Thoroughbred ancestry will be traced all the way back to the original foundation sires and named after the respective owners:
- Darley Arabian – Thomas Darly
- Godolphin Arabian – Lord Godolphin
- Byerly Turk – Capt. Robert Byerly
These men imported stallions to England in the 1700’s from the Middle East. This resulted in an initial stage in the development of the Thoroughbred racehorse.
A breed that can carry weight while maintaining a sustained speed for long distances.
There is quite a history dating back to before the US Revolutionary War, thoroughbred racing was introduced into colonial America.
Today’s ‘Jockey Club‘, formed originally in 1894 is the breeding registry for Thoroughbreds in all of North America. They register as many as 23,000 foals each year.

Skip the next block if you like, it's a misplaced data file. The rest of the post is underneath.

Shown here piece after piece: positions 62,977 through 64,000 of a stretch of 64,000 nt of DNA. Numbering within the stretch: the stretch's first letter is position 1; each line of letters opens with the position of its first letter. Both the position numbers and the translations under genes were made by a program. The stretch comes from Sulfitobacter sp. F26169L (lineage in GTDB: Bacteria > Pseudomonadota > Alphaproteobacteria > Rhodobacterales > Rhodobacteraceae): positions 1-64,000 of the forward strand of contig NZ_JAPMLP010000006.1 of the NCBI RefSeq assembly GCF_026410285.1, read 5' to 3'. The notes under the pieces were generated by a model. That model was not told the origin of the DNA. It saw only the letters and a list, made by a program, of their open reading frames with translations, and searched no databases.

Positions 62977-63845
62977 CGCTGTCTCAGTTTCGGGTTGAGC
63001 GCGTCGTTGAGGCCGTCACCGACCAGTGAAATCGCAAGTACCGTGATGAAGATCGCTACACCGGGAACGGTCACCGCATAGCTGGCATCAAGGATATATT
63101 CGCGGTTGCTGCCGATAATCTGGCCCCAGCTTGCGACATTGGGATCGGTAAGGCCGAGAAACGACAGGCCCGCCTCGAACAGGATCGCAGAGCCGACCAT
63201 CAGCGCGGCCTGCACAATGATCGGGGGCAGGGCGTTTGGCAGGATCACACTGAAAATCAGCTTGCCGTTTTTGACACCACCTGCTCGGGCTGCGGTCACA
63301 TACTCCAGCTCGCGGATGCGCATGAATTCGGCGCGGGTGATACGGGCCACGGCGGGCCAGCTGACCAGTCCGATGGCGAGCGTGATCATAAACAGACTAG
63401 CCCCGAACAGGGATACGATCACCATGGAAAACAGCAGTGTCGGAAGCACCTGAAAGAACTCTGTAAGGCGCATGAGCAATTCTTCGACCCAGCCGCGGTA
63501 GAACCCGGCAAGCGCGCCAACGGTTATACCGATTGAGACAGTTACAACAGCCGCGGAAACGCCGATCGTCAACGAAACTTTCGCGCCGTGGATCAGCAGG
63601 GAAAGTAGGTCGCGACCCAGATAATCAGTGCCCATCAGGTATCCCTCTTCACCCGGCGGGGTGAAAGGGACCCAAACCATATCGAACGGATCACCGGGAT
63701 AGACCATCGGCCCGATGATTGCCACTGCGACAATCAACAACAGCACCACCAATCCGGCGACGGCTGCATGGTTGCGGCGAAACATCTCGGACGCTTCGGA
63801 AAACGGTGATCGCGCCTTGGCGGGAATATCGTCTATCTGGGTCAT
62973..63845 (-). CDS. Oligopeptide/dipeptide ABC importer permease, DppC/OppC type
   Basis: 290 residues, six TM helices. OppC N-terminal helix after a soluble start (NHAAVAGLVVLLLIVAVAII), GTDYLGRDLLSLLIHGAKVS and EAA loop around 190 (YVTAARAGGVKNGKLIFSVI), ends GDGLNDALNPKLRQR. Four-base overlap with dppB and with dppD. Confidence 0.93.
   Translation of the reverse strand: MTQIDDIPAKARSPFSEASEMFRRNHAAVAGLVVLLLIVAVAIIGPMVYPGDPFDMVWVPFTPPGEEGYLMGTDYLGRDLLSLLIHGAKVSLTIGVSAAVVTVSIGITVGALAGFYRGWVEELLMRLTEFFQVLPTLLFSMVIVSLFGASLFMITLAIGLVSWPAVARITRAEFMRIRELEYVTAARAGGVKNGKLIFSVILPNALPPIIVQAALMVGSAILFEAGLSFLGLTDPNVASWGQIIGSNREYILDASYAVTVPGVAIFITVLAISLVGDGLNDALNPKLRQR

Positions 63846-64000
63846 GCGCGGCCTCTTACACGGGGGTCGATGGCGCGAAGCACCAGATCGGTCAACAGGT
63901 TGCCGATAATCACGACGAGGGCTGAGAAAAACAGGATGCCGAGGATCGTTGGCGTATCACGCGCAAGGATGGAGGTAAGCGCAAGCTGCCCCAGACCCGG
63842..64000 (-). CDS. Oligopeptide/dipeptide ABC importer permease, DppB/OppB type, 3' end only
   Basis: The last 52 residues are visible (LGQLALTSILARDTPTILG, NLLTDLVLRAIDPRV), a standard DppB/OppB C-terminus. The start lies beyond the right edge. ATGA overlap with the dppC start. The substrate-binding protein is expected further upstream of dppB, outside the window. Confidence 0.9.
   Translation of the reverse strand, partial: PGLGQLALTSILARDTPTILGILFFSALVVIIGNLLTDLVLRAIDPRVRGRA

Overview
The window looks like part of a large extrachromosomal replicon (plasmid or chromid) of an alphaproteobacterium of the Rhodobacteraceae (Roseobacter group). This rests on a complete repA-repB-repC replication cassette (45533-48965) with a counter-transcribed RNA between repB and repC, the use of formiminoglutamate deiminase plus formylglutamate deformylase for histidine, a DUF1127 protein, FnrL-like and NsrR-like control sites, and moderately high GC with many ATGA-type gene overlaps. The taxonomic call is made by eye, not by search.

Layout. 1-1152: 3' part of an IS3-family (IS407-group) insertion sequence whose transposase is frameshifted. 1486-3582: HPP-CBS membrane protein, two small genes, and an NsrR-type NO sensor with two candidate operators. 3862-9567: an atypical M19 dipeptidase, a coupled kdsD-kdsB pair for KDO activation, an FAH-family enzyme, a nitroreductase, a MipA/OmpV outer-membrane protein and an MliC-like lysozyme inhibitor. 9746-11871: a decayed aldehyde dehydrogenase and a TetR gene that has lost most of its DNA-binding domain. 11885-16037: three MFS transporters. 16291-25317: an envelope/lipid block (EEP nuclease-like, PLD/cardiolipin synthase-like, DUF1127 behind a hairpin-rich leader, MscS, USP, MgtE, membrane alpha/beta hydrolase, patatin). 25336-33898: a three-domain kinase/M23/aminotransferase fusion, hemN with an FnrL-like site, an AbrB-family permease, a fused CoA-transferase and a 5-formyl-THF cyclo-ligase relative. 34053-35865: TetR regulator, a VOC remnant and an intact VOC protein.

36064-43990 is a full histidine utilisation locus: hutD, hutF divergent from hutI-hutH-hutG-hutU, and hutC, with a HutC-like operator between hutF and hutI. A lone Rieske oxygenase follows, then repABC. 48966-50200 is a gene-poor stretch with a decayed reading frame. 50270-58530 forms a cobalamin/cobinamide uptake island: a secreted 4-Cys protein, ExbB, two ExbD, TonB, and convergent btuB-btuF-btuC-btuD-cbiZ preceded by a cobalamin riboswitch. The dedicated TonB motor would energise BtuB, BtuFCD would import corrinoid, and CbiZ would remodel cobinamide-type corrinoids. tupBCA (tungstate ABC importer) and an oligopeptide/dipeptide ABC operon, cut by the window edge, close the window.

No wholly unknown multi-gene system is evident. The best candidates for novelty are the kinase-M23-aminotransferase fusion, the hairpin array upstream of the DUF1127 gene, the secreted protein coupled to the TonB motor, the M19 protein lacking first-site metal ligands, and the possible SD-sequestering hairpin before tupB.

The Jocky Club also journals and maintains the ‘American Stud Book‘. This book was published initially in 1873.
Thoroughbreds throughout Northern America and the UK, all celebrate birthdays collectively, January 1st. A newborn is called a foal. Once it’s weaned, usually in the fall, it’s referred to then as a wean-ling. On the first day of the next calendar year, the horse will turn one, regardless of what day it was born. It is then referred to as a ‘Yearling’. The young thoroughbred will be eligible to race after its second birthday.
The male is commonly referred to as a ‘Colt’. They’re not referred to as horses until after they turn 5. Young females are called, ‘fillies’, as well up to their fifth birthday when there then called mares. Parents of a ‘Fillie’ or foal are referred to as the ‘Sire’, and ‘Dam’.
How They’re Named
To avoid duplication in naming the race horses, the Jockey Club governs naming processes of Thoroughbreds. In the US, the process involves the submission of proposed names to the club for approval. Various restrictions govern this naming process. For example, there is a maximum 18 character rule (including spaces and punctuation). In addition, names used for some famous horses, like Secretariat, would not be approved.